• filtering information
  • switching quickly between tasks
  • keeping a strong working memory

The overconsumption of digital stuff has the same effect on your brain as physical clutter.

Read the entire article here.

Feng Shui’s No. 1 enemy: clutter!

My Chi is definitely choked!

My Chi is definitely choked!

You know that feeling what you arrive home and it just feels stuffy, heavy or depressing and you don’t know why? It could be your home’s Chi! Chi (the Feng Shui term for energy) needs to be fresh and flowing, not stale and stagnant. The number one reason for this could be staring you in the face – your clutter!

Clutter is the No.1 enemy of Feng Shui as the Chi can’t flow easily around your stuff and so it becomes stagnant – and hence why you too will feel this way, like you are stuck and can’t move on.

Kathryn Weber from Red Lotus Feng Shui has a great blog post on this topic that I think you will enjoy:

Having an uncluttered, organized home will repay you in time and money — and will return your peace of mind — and in just a few short weeks. Besides being a serious re-charge to your life and vitality, decluttering is good feng shui.

Everything you are surrounded by exerts an influence on your life.

If you’re surrounded by clutter and disorganization, it’s a serious energetic drain on your mind, your emotions and your physical body.  Too much stuff quickly turns a home “yin” and that makes energy turn negative. Once that happens, the circumstances of life start changing, too. You could say that clutter becomes the sticks and mortar that dam your life and stop the opportunities that flow to you.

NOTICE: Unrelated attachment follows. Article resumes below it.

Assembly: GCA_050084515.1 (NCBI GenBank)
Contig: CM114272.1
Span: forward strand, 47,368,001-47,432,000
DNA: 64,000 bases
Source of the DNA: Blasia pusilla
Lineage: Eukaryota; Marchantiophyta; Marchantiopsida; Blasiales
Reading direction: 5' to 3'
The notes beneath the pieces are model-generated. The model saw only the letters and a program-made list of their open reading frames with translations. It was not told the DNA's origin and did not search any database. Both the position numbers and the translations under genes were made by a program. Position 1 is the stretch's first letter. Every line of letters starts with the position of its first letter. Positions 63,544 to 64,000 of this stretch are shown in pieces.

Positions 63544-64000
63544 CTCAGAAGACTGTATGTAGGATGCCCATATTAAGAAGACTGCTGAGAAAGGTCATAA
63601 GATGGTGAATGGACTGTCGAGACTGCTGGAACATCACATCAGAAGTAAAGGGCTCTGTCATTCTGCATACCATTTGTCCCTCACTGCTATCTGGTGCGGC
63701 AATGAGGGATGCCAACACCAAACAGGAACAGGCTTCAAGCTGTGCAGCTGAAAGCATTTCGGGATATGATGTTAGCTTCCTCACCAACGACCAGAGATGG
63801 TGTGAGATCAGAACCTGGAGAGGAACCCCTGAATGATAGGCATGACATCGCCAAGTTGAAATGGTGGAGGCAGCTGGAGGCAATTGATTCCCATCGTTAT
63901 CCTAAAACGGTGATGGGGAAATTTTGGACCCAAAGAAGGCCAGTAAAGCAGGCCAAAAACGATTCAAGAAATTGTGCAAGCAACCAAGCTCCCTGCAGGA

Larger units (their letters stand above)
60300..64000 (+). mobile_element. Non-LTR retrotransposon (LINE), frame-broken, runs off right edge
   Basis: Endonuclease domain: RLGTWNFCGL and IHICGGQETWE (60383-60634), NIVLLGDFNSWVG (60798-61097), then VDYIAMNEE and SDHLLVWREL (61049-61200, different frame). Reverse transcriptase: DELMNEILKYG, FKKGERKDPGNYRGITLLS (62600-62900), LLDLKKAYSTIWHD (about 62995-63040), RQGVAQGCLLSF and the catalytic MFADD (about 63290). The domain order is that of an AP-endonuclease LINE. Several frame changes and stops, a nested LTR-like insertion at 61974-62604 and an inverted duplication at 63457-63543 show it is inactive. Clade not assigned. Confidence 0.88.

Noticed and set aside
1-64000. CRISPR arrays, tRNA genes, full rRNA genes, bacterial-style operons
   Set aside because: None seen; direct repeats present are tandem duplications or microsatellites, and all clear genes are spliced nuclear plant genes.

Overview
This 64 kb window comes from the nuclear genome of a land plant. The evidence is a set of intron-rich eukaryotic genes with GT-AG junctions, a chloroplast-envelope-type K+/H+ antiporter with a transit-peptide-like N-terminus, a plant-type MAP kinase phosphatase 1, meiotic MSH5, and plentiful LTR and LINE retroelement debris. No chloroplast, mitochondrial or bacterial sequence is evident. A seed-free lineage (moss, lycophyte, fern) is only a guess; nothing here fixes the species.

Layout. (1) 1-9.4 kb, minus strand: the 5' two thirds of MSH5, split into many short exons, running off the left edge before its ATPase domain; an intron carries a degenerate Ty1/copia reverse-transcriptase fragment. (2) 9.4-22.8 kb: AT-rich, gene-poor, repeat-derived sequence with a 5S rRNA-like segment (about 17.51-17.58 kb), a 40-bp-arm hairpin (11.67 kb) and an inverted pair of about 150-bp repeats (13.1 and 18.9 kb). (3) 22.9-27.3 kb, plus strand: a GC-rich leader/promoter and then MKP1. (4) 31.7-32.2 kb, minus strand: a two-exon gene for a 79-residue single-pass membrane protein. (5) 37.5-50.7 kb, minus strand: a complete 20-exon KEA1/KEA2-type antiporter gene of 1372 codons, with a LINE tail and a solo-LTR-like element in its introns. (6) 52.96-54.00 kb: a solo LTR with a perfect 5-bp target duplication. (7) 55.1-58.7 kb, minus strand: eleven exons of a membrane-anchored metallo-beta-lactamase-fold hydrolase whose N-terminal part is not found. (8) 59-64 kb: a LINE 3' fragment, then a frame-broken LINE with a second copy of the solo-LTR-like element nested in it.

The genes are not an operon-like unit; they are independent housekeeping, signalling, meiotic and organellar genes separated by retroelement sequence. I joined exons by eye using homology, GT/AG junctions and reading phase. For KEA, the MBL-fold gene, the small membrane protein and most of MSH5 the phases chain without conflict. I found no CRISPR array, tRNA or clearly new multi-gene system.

Let’s get started with the basics.

What is clutter?

Clutter is anything that you don’t regularly use, things that you don’t like or enjoy or that are broken, or items kept out of guilt and obligation. Clutter includes items like old clothing, unused toys, mismatched dishes, or stacks of magazines. One of the worst sources of clutter is paper. Newspapers, mail, magazines, old greeting cards, and various paper items all clutter up our coffee tables, desks, and refrigerator.

What clutter isn’t

Clutter isn’t anything you truly love or use regularly. Clutter also isn’t a valuable collectible. Some things shouldn’t go in a landfill or in a garage sale. Your grandmother’s Fostoria crystal isn’t junk and shouldn’t be treated that way.

Ebay, local antiques or consignment stores are resources to help sell your collectible items. One woman made $15,000 off her clutter. Every week, she sat at her computer with five to 10 items she wanted to sell and in six months, she had made an extra $15,000 by selling her clutter on Ebay. Too much trouble to sell? Give special items away as gifts to someone who’ll appreciate them.

Clutter sources

There are a number of reasons for our over-accumulation. One is that we’ve moved from a disposable society to everything’s-a-collectible society and if everything is valuable, then you can’t throw anything away then, can you? We’ve also moved from a buy-it-as-you-need-it outlook to a buy-it-in-bulk mindset – and if we buy in bulk, we have to live in bulk.

Lastly, recreational shopping creates an overload of unused, unwanted household items. Hitting the mall every weekend just packs your house and empties your wallet.